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An active and leading member of the Nottingham Communist Party, which was established as early as August 1920, Lees was also an Executive member of the Nottingham Trades Council and was arrested along with Thomas Kilworth for making seditious speeches during the 1926 General Strike.
The Nottingham Evening Post, 12th May 1926, carried the following about Billy Lees, which police Inspector Castle testified that the Communist activist had been recorded as saying:
`I am a member of the local strike committee. One of our trade union leaders, there is no need to mention his name, says the Chief Constable wants law and order. Well, during the last two or three days he has shown how he wants law and order. He will have among you two or three plain clothes men and if there are groups of people some of whom are expressing their views, one or two are pointed out. Down comes the van full of coppers, you are struck with a lump of wood, thrown into the van and away to the police station. But you wait until our comrades have to take a more active part in holding up transport. It win give the Chief Constable the chance to come amongst you and show how pretty he is.�
The Nottingham Post continues: `After remarks about the British Gazette and the bad position in London he is alleged to have continued: `There is a person (named) who comes as a delegate to the Trades Council. Well, he is on duty In the signal box at present, so there you are. Wait till he comes again. I'll do my best to out him'.
Despite the fact that Lees had three witnesses willing to speak for him, testifying to the actual tone and purpose of the speech, Lees was convicted and sent to prison for three months.
The strike in Nottingham was almost unanimously solidly observed; in fact, a 1927 report stated it was �unexpectedly and amazingly fine� (Raymond Postgate, `A workers history of the strike�). Lees was later remembered as one of the few people locally who understood the full potential of the strike.
Later on in 1926, Billy Lees was sent as the Nottingham Trades Council delegate to the National Minority Movement conference and the Trades Council also nominated Lees as a candidate for the municipal elections but this was rejected by the local Labour Party because of his Communist Party membership.
In January 1927 Billy Lees was elected Vice President of Nottingham Trades Council. With the collapse of the miners� lock out, after the self-defeat of the General Strike, the General Secretary of the Nottingham Miners Association George Spencer MP entered into unilateral discussions on a return to work of the Nottinghamshire miners. Denounced by miners leader AJ Cook as `Mr Spencer is a blackleg of the worst order; a conscious blackleg'. With the help of the mine owners' finances Spencer set up his own union, the Nottinghamshire & District Miners Industrial Union.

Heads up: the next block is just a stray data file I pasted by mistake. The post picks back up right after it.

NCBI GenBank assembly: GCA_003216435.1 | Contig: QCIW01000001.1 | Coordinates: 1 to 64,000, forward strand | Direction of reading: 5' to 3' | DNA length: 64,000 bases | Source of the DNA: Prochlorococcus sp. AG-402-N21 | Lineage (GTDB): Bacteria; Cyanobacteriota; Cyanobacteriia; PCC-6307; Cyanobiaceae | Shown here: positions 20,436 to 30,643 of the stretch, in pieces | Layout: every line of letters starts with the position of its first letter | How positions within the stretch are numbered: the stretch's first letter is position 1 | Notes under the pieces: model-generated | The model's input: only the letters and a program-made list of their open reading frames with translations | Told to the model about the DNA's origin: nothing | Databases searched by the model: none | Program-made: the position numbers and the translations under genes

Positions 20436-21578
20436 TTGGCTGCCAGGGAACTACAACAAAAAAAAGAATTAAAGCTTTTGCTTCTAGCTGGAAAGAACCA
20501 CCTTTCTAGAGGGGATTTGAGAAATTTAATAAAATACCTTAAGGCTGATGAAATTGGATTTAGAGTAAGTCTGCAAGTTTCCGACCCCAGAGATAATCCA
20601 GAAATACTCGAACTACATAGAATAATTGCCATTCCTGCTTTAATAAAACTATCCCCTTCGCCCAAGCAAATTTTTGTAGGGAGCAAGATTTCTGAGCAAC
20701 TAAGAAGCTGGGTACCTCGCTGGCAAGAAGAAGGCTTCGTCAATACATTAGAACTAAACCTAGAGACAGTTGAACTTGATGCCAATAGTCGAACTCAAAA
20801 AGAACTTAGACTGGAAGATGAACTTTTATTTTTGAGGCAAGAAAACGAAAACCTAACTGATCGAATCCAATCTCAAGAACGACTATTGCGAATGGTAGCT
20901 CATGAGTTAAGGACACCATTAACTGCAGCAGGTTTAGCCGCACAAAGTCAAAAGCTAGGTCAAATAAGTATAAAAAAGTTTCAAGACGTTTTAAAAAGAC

Foremost of the voices raised in the Trades Council against Spencerism apart from Lees was Ernest Cant who had been elected to the Trades Council political committee in January 1928 and was now Nottingham
In May, Cant was appointed to the Joint Mining Committee which had been set up by the Trades Council, Labour Party, ILP and Co-op to help organise relief to miners victimised for refusing to join the Spencer�s union.
The Trade Union establishment however were more interested in the Communist Party�s involvement, requesting the Trades Council produce a full report on what statements Communists. Ernie Cant and Billy Lees, had been making about the Nottinghamshire coalfield and the TUC�s failure to deal with its problems.
The ensuing campaign led to victimisation and the President of the Harworth branch of the Nottinghamshire Miners Association, Councillor Mick Kane, being arrested and charged with intimidation on the grounds of having himself, entered a bus containing twenty-six men and "terrorised" them. Found guilty of this prodigious feat, he was been sentenced to two months �hard labour�.
The threat of a national coal strike forced the government to finally intervene and secure a compromise. The Communist Party pamphlet, `Notts United', summed up the view of the Communists and most miners: `This agreement, it is true, is a compromise, but if we examine it soberly and refuse to allow ourselves to be led away by talk of `sell outs' and `betrayals', it is obvious that it represents a tremendous step forward'.
Sources: Peter Wyncoll `The Nottingham Labour Movement 1880-1939'; Michael Walker